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Military sci-fi at its cinematic best
honsou26 February 2005
On one level this is a pure action flick at its best. Amazing effects, mindless violence by the tanker-load and the good-guy gets the girl. Nothing more to say, really.

However, this isn't a pure sci-fi action film; this is military sci-fi in all its fascist glory. Guns, warriors, alien scum and pretty explosions rendered in a disciplined manner. I wouldn't call it tongue-in-cheek, its too hardened for that. I wouldn't call the satire in your face or subtle; its more... subliminal. Sublety by another name perhaps. I don't read so far into films as others do; maybe I'm right for it, maybe I'm not. You just cant get it so wrong. Certainly people spend less time actually reviewing films.

Uncharacterized enemies, a one sided view the situation, rampant jingoism, those are the trademarks of militarism. This film catches them well in a futuristic setting. A little slow to start but still enjoyable, with just the right sense of innocence and its loss, replaced with the hardened edge that invariably lies within success. When the action finally gets going, it really gets going. The effects are stunning for 1996 when they were made, and even 10 years on they'll still be impressive. I thought Casper van Dien was more impressive than the film really shows; certainly the screen test on the DVD seemed to show a greater depth IMO. Denise Richards was a little too wide smile for the film, but Dina Meyer pulled off the 'chick with a gun' more convincingly than any other woman I've seen on film (they always seem uncomfortable with it, but Meyer carried herself naturally). Her character was pretty good too ;-) . Clancy Brown clearly enjoyed himself, hamming up the stereotypical drill-instructor pleasingly, and Michael Ironside was wonderful as the hard-nosed and competent Leiutenant. The cheesiness beloved of action films was there but it never became too cheesy to detract from the work (unlike say 2004's King Arthur). Another thing that takes this to the level of military sci-fi.

Basically, brilliant. As clever as the others here say, depending on the level you watch it, but maybe not subtle in the way some like to think. If you want a working definition of the military sci-fi I've been harping on about, this the one i refer you too. I just wish there were more examples like this.
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Pure Science Fiction
Freemheart26 March 2004
Again the same story of: "go to watch a movie after read many reviews telling you how bad it's the movie just to find something incredible" and really it was. I remember wait to see and action film about great space heroes, and even when I found heroes and action, I found a awesome and satirical story about the evolution of the human race and how the path of war falls in a road to hell. More than that, Starship troopers it's that kind of science fiction films with great a big special effects but at the same time a terrific script. A shocking story, more realistic and cruel than many movies about real conflicts, where you can feel the havoc and the pain of any battle. The acting it's good, the soundtrack it's one of the best works of Basil Poleoduris. After this you can read the book of Robert Heinlein founding how far goes Paul Verhoeven in every scene and every character creating. But the best of all is how everything has a reason, there's no word or scene without a meaning, even the promise of the beginning remain intact making clear some disturbing things about some character(s). An movie to watch more than two times.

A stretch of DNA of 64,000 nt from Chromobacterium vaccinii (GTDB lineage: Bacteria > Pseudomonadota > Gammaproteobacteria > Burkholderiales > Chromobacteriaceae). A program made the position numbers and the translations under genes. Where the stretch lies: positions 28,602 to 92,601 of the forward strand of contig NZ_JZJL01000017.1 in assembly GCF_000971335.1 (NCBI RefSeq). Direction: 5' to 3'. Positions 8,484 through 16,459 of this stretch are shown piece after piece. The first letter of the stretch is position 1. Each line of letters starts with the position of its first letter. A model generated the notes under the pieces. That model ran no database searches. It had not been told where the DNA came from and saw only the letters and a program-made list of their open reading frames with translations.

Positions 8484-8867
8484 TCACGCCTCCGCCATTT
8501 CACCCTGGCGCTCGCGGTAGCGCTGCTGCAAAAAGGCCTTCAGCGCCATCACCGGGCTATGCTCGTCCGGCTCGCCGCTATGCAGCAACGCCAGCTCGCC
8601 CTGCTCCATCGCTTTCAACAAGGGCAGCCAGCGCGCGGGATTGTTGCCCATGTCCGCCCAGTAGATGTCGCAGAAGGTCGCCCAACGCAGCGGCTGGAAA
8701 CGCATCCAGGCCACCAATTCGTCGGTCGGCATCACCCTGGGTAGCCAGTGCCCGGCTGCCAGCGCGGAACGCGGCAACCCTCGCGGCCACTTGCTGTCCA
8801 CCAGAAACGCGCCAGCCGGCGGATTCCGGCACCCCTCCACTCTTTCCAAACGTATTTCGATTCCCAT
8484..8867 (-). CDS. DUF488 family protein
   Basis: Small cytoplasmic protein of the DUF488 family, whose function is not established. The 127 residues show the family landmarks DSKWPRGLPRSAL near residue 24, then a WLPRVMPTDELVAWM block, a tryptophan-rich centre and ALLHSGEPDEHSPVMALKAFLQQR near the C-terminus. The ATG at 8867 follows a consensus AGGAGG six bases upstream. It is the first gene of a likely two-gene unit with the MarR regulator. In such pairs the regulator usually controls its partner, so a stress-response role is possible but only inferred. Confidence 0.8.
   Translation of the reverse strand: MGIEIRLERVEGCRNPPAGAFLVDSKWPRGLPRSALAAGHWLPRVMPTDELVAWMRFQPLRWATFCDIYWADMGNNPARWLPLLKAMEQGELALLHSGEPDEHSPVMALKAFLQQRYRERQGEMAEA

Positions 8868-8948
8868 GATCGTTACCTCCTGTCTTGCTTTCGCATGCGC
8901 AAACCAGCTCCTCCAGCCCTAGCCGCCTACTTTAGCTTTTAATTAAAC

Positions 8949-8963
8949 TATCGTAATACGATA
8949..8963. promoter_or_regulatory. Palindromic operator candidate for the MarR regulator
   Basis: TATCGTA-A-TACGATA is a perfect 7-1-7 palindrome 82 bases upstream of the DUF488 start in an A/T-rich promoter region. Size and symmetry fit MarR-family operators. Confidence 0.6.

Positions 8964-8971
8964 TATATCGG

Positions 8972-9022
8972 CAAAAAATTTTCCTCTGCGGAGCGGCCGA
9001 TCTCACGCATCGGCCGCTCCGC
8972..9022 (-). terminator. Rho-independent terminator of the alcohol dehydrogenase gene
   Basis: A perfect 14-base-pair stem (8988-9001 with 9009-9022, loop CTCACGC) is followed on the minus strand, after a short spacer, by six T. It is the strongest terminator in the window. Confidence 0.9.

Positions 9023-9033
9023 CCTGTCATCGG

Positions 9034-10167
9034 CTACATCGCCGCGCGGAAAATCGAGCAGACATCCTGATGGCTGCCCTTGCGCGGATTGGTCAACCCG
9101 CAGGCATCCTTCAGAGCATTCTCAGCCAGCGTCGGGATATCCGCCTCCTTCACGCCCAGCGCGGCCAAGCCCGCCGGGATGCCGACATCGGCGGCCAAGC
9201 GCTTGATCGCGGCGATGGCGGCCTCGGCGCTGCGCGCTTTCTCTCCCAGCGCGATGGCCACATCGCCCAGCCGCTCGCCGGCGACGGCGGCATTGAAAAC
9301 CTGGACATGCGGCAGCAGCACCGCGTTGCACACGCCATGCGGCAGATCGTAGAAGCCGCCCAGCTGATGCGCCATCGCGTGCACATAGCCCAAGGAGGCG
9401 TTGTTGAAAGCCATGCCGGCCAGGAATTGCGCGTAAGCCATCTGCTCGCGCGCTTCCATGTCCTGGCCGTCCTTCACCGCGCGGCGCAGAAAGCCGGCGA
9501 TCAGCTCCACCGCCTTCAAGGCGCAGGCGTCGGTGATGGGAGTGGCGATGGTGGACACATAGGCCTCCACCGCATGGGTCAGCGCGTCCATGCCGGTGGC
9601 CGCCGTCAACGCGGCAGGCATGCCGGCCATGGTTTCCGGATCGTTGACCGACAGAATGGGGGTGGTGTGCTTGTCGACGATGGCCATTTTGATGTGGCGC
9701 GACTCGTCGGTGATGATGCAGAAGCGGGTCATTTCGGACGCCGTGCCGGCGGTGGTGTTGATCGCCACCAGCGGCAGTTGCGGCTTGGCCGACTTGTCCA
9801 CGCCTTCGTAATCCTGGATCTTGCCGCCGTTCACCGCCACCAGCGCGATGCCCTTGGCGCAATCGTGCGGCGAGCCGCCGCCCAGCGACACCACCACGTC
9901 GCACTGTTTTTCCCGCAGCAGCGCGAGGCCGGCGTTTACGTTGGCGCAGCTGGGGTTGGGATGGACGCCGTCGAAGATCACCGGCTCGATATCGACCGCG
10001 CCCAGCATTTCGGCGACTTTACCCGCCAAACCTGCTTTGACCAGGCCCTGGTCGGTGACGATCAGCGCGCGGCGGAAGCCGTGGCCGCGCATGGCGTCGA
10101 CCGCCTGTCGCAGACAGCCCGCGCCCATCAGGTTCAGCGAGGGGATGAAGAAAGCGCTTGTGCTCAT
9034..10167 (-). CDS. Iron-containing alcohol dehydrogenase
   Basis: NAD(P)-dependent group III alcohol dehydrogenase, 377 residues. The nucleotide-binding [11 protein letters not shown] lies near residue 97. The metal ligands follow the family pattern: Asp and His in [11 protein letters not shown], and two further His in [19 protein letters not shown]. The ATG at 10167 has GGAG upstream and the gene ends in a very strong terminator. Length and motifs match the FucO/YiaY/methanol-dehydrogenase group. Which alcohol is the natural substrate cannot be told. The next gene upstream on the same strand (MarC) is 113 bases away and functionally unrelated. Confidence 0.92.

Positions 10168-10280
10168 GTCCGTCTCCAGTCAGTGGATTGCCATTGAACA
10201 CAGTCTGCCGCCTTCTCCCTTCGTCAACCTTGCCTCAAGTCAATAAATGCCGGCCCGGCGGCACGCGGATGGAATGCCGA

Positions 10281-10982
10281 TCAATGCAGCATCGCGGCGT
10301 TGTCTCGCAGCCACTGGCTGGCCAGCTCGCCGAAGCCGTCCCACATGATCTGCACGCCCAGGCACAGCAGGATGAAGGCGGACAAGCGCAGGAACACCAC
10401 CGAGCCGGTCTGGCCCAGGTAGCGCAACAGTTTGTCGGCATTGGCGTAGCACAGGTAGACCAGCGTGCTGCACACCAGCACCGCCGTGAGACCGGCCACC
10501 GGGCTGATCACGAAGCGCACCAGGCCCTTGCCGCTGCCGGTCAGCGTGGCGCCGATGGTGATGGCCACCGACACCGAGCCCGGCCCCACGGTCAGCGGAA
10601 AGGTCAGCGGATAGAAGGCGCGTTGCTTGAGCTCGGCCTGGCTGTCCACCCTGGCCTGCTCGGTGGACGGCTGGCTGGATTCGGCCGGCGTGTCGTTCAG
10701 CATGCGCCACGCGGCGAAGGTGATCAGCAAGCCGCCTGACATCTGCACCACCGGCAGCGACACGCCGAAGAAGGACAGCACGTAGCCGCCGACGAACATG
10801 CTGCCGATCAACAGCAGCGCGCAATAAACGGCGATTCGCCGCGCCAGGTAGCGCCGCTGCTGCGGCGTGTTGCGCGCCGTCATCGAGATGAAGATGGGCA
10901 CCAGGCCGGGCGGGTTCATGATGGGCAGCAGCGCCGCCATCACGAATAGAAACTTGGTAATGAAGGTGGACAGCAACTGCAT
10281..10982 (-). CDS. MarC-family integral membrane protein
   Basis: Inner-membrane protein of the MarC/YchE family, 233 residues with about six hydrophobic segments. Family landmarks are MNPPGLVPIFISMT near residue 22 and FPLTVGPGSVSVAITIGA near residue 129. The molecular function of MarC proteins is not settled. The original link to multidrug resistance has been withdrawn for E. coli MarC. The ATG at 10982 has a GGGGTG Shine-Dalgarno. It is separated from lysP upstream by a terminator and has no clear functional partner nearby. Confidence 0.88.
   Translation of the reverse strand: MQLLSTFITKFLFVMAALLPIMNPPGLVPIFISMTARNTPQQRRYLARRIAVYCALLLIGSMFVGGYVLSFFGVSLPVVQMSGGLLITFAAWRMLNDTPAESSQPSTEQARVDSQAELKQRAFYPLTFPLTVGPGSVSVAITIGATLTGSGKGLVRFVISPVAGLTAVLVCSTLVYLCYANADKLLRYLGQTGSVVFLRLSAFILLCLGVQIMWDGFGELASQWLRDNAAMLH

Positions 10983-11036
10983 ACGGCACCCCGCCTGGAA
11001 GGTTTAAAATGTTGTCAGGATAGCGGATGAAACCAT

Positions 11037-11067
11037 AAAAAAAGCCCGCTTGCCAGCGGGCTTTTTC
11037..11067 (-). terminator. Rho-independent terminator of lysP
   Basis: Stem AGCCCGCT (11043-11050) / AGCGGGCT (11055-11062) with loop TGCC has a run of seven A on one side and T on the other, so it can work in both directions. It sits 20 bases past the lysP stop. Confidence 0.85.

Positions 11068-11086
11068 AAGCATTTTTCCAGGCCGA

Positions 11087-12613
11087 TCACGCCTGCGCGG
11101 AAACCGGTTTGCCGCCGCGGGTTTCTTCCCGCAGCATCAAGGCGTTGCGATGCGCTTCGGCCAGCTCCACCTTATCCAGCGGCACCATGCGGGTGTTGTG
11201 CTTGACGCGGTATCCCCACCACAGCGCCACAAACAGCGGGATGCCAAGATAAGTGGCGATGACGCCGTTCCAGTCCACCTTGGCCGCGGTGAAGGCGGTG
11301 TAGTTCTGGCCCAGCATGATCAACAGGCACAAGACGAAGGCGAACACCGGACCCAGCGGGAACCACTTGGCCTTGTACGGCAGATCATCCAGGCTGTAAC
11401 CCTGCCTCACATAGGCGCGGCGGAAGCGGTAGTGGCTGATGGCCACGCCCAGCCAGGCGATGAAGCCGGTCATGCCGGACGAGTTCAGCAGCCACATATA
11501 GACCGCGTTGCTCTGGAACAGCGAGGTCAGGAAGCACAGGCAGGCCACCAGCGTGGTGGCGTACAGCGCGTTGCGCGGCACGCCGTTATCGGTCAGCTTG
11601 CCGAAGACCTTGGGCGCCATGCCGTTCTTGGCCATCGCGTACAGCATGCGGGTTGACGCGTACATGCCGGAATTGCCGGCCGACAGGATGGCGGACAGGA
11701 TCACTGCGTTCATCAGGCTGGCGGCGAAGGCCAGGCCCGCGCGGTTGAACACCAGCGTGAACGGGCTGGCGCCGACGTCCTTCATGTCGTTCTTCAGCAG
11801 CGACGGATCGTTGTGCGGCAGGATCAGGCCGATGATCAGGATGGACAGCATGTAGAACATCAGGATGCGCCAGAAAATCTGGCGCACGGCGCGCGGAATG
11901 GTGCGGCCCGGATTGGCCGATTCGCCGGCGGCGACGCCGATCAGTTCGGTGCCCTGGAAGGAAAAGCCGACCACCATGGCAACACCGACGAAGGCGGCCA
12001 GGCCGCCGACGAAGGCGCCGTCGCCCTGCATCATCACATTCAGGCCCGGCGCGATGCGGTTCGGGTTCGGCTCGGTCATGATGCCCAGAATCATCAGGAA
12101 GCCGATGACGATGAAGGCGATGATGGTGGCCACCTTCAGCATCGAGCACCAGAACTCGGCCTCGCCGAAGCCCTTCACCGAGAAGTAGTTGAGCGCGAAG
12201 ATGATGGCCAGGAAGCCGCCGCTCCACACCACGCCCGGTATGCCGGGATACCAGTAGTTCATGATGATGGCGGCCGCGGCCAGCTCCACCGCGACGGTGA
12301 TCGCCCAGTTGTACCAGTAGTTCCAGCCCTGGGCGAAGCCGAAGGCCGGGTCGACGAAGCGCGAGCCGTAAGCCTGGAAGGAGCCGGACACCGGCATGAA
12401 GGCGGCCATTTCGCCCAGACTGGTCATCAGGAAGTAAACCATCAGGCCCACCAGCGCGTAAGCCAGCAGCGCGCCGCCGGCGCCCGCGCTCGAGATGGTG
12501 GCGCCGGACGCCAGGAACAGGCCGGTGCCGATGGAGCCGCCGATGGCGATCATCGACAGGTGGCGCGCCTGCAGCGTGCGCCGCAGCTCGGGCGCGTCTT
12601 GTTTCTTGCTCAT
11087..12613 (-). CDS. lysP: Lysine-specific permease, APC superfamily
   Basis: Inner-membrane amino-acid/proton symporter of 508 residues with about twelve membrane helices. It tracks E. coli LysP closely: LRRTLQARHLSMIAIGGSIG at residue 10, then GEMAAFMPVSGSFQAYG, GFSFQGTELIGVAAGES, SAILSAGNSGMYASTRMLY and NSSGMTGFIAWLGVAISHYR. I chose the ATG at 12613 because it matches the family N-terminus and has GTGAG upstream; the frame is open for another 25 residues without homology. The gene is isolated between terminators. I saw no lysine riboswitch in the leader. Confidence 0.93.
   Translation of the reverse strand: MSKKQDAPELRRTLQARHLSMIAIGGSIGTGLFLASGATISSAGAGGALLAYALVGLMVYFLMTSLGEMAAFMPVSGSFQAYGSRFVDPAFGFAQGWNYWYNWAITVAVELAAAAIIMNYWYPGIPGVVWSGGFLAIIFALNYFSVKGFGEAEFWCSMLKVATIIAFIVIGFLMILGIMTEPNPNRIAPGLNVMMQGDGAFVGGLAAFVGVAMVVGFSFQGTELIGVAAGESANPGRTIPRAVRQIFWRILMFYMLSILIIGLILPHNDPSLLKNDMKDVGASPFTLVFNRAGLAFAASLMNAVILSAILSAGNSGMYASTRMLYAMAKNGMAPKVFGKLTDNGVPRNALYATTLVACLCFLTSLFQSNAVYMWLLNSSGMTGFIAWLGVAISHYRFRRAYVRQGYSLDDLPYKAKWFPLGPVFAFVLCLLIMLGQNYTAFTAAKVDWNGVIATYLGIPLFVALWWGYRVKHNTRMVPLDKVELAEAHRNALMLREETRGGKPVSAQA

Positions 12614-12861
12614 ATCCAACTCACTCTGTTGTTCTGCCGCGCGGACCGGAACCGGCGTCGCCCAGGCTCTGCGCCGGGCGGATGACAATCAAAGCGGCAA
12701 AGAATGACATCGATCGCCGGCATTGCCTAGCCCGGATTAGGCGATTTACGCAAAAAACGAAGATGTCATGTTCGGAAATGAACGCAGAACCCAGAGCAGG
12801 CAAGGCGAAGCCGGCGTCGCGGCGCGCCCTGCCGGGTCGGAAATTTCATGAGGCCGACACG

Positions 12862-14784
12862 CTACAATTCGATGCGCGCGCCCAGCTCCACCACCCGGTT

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It's all about the battle, not the enemy.
Scott-417 December 1998
This movie is about war and militaristic society and its effect on mankind. I agree with Leonard Maltin (the professional movie critic) that everything is directly modeled on WWII battles and WWII movies.

The enemy is irrelevant, and characterizing the enemy is not important. That is why we never get any explanation for why the bugs are attacking us, how their weapons work, etc.

The movie is extremely gory to make the point that "war is hell", and war consists of a lot of "blood and guts". It is also making the point that our tolerance for violence is constantly accelerating. In this future world, it is no big deal to get stabbed through any part of the body, it is even a part of military training. Pain is of no concern, you simply call for "Medic!" and get on down the road.

The movie does not try to be cute or funny. The viewer does not have to listen to the aliens being called all sort of combinations of cuss words by the heroes.

The characters are realistic. They sometimes do the right things for the wrong reasons and vice versa. At times we are not sure who is good and who is self-motivated.

I also liked the shower scene. Just the concept of 19 year-old, physically-fit, men and women casually showering and bunking together is fascinating.

It is obviously one of those movies that you either love or hate.
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Fieracha21 December 1998
While some of the characters and lines in the movie were a little underdeveloped, the overriding story of the evolution of our society into an aggressive, militarist regime cannot be ignored. The action scenes were great, with flawless computer animation (how Titanic beat it for SFX I will never know) and enhancement supported by what can only be described as gore-laden prosthetics. I thought they could have left the love story out, but that's Hollywood.